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Lenders again move RBI on wilful defaulter tag for non-performing accounts

Dec 5, 2023

Banks have again approached the Reserve Bank of India (RBI) to request an extension in the deadline for classifying non-performing accounts as wilful defaulters, according to sources familiar with the matter. In September, the RBI had initially given banks six months to comply with the draft rules titled 'Framework for Compromise Settlement and Technical Write-offs' regarding the treatment of wilful and large defaulters.

Banks have again reached out to the Reserve Bank of India (RBI), seeking more time to declare a non-performing account as a wilful defaulter, said people with knowledge of the development.

In September, the RBI had granted banks six months in its draft rules 'Framework for Compromise Settlement and Technical Write-offs' on the treatment of wilful and large defaulters. However, banks want at least 12 months to complete the process.

Banks have sought more time after the regulator rejected their earlier request in October to defer the implementation of the guidelines by six months. Lenders made fresh representations last month, ahead of the final guidelines expected to be released by the end of December, said the people cited earlier.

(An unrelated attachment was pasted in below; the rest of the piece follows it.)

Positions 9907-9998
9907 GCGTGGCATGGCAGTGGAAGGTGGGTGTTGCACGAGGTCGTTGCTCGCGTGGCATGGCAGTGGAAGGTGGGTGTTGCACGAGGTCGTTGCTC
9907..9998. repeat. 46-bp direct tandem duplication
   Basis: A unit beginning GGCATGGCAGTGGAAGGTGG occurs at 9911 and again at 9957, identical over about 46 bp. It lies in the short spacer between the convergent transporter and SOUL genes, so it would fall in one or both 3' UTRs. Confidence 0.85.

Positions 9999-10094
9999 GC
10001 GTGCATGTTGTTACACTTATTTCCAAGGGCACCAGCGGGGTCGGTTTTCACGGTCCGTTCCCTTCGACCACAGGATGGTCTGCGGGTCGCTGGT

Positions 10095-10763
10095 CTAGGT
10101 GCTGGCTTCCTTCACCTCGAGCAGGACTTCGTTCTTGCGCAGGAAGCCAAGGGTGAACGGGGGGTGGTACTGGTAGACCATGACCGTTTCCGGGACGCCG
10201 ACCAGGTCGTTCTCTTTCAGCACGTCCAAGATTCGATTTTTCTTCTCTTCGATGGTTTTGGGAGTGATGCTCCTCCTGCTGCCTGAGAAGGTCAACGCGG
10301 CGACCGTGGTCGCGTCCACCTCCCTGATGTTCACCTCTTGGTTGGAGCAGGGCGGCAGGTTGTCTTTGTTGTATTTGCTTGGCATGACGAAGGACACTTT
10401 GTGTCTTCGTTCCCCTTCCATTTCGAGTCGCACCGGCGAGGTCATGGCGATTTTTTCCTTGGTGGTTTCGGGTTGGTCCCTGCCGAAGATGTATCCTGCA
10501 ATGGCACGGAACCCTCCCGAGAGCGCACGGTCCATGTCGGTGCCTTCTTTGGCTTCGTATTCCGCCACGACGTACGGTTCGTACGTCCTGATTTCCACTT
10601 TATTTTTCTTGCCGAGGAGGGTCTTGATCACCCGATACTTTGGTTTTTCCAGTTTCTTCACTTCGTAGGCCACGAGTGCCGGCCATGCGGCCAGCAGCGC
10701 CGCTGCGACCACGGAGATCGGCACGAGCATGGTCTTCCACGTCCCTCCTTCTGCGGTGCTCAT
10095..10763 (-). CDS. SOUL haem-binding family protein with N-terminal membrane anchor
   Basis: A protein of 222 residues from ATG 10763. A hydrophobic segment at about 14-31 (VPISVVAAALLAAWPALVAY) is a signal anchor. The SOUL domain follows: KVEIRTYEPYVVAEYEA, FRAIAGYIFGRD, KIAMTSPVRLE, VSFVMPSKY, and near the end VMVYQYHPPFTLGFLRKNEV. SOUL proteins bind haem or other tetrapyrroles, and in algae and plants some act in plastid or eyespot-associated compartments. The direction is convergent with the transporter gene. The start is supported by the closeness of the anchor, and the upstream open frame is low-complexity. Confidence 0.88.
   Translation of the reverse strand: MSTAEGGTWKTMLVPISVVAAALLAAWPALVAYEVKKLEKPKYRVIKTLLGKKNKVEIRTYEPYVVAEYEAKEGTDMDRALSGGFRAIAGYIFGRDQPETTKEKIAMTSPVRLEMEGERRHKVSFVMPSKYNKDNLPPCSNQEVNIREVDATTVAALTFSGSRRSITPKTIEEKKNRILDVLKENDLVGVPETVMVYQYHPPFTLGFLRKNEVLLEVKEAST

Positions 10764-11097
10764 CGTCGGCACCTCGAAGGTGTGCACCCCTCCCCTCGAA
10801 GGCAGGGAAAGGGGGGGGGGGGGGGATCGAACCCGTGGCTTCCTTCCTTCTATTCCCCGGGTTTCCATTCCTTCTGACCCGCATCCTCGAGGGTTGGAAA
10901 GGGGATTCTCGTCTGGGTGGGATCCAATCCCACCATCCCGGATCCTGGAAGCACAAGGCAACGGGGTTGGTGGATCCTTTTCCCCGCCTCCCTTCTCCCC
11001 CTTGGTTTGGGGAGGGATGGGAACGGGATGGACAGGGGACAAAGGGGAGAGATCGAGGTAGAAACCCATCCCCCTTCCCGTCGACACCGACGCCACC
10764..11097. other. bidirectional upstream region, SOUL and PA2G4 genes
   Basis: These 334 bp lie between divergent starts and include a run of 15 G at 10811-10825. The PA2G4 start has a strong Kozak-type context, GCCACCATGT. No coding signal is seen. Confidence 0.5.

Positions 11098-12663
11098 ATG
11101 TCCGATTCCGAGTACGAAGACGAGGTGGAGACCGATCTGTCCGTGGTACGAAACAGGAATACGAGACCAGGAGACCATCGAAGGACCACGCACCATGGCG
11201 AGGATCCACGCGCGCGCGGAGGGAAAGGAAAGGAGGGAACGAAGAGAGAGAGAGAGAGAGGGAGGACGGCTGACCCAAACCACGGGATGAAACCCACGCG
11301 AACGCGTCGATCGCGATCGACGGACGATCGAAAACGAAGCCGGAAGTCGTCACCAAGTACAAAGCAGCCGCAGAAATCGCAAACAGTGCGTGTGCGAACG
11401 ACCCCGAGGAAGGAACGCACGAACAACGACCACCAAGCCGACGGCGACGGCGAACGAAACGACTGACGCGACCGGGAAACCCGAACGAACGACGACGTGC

"We have made a representation through the Indian Banks' Association to the RBI, requesting an extension of the timelines for completing the process of declaration of wilful default within one year of the account being classified as non-performing," said a bank executive aware of the matter.

Bankers have argued that six months may not be enough to complete the process, as they are now required to give borrowers an "in-person" hearing before classifying an account as a wilful default.

ET's queries emailed to the RBI remained unanswered till press time. ET had earlier reported that banks made a case for giving defaulting borrowers an "in-person hearing" at the time they identify an account as stressed rather than at the last stage before classifying the borrower as a wilful defaulter.

"We expect the regulator to consider our views and make favourable amendments to the draft regulations," said the executive.

[The Economic Times]

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